“But I already know how to do it this way.” “This has been working just fine.” “We’ve tried that before and it didn’t work.” We all have a million reasons for doing things the way we’ve
always done them or the way we’ve always seen them done.
How often do you find yourself annoyed or threatened when someone suggests a better way; one you hadn’t thought of? It’s human nature to stay within our comfortable routines. We know what
to expect and we feel in control.
Far Reach’s Core Value #4 – Embrace Change
– proves to be a big challenge for many
of us. Working in the technology industry forces us to learn new skills and stay on top of trends. But, being a person who embraces change goes way beyond this. It involves curiosity, an open mind, and the belief that maintaining full
control shouldn’t be your ultimate goal. It means taking a risk now and then and, more likely than not, making mistakes along the way.
During the Team Huddle we devoted to Core Value #4, we played the Ball Point game. The rules are very simple. You have one container full of balls, and another empty container. Over the course of two
minutes, balls are removed from the full bucket. Every person in the group must touch a ball at least once before it's then placed into the empty bucket. At the end of two minutes, the balls that made it through the group are counted.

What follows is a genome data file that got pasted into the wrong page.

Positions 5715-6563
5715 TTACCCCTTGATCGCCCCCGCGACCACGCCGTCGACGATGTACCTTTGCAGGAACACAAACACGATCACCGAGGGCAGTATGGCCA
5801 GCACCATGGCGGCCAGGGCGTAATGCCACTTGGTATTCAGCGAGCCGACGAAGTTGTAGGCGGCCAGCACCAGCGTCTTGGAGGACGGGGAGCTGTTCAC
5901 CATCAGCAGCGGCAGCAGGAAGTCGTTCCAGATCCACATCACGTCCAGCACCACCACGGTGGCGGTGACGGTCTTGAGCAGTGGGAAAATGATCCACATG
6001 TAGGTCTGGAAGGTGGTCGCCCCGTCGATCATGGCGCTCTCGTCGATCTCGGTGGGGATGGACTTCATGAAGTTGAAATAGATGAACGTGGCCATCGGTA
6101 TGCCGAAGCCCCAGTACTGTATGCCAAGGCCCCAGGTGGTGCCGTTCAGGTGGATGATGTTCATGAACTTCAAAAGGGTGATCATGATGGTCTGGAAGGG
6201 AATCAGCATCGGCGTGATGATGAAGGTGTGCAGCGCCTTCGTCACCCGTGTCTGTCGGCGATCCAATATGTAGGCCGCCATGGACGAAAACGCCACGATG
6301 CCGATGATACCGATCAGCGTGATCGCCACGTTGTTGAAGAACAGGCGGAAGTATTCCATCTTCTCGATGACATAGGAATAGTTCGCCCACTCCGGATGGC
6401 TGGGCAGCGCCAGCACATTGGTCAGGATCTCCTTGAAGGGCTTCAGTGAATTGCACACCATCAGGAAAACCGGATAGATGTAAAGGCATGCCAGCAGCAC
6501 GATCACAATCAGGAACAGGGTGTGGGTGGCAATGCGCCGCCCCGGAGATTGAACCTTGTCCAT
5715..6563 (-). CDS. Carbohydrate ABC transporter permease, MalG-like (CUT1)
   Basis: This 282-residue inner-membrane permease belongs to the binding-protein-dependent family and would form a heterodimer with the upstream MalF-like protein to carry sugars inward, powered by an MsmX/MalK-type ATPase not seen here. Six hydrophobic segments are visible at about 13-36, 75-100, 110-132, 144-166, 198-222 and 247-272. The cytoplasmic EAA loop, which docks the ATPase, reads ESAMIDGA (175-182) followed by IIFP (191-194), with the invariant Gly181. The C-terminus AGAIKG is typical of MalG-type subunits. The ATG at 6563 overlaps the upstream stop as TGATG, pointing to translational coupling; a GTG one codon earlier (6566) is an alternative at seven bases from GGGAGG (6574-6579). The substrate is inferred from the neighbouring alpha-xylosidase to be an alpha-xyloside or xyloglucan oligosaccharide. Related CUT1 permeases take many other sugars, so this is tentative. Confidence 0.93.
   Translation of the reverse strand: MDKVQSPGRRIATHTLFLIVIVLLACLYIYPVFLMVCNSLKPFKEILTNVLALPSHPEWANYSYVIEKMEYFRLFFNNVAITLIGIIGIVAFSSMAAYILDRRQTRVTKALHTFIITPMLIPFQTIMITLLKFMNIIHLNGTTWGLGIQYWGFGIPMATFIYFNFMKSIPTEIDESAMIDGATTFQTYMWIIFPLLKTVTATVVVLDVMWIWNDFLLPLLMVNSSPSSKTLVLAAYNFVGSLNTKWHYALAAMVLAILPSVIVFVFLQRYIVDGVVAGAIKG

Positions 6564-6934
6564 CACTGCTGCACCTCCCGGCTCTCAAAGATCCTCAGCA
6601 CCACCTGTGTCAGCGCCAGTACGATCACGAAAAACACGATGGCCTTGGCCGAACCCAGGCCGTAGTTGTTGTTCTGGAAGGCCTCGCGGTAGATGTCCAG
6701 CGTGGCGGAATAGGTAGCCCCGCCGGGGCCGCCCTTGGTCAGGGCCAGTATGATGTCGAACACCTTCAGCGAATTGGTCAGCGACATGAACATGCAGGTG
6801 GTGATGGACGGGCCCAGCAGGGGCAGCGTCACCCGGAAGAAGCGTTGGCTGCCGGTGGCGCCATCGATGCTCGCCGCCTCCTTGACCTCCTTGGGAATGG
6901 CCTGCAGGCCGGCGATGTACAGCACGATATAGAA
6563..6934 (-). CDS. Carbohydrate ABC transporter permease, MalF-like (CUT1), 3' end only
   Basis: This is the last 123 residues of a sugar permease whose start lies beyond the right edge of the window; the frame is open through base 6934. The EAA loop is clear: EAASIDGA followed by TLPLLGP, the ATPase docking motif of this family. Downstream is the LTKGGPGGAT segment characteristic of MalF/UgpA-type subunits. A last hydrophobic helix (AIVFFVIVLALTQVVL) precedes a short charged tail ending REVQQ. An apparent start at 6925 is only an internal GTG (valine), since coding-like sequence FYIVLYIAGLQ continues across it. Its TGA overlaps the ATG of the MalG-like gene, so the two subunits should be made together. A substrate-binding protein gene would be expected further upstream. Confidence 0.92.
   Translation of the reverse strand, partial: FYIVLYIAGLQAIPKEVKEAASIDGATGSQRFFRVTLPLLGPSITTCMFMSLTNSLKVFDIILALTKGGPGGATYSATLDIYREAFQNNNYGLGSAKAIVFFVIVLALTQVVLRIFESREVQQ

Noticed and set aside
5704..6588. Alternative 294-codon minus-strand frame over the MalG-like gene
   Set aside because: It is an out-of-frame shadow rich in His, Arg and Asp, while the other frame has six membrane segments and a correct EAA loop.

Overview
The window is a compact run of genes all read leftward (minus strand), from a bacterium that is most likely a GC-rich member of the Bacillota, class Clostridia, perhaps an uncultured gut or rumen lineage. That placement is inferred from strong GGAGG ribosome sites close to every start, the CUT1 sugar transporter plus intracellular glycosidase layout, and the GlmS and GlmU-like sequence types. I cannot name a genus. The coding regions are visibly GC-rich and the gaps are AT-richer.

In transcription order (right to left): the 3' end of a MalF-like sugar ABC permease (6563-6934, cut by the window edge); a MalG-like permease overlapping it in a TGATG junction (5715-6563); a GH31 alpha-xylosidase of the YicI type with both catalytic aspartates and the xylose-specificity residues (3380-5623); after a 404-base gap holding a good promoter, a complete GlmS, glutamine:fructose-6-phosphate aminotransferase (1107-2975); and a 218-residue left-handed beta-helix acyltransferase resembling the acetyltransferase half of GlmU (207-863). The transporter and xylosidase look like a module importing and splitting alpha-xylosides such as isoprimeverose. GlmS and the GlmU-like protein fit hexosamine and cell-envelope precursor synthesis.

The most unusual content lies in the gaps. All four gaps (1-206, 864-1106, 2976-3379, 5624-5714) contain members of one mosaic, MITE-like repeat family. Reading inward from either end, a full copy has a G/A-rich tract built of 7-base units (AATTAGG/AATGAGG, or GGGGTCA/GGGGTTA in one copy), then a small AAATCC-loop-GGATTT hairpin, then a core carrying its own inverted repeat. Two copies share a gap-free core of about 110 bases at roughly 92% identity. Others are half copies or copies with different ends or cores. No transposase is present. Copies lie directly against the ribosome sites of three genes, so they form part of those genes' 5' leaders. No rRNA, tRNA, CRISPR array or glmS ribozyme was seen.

Then, you repeat the exercise, trying to beat your previous score. The group has a little time between each attempt to improve its method.
In our first round, we played it safe. We passed each ball one-by-one around a circle, hitting every person. We got through about half the batch of balls.
During our strategy session before the second round, it was suggested
we think of a completely different way of handling this task. We split into four smaller groups, with each group taking a turn to reach into the container full of balls and “stir” the balls around with their hands, trying to touch them all.
At the end of two minutes, all groups had finished their turns. In theory, this was more successful as many believed the entire team touched every ball in the container. (However, a few sticklers were uncomfortable—how could we
be sure we’d all touched every single ball?)
The exercise raised some interesting points. Embracing a new way of doing things can bring more fruitful results—every single person may not
have touched every single ball in the second round, but it was clear we’d all gotten
our hands on a lot more of them than in the first round.
At the same time, what was the price of embracing change? We gave up some control with the second method, but it’s likely with a few more rounds to refine our changed-up
strategy we’d gain back some control. If we’re too afraid to take on some initial uncertainty, our results are unlikely to ever see significant improvement.
We have an online portal where our team members can post links to articles and other content related to each Core Value. One of the items for Embrace Change is a Seth Godin blog post, “Understanding Stuck.” He says to get
“unstuck,” organizations need two things: 1. a vacuum (a blank page) and 2. a willingness to ignore dissent.
Godin claims, “Change gets made by people who care, who have some sort of authority and are willing to take
responsibility.” Taking responsibility is the difficult and risky part. It’s scary to drag others into the unknown but, if you’re that person who truly cares, you might just discover your team will willingly come along with
you and share that responsibility.
Are you a person that tends to embrace change? How do you handle the fear and risk that come along with it?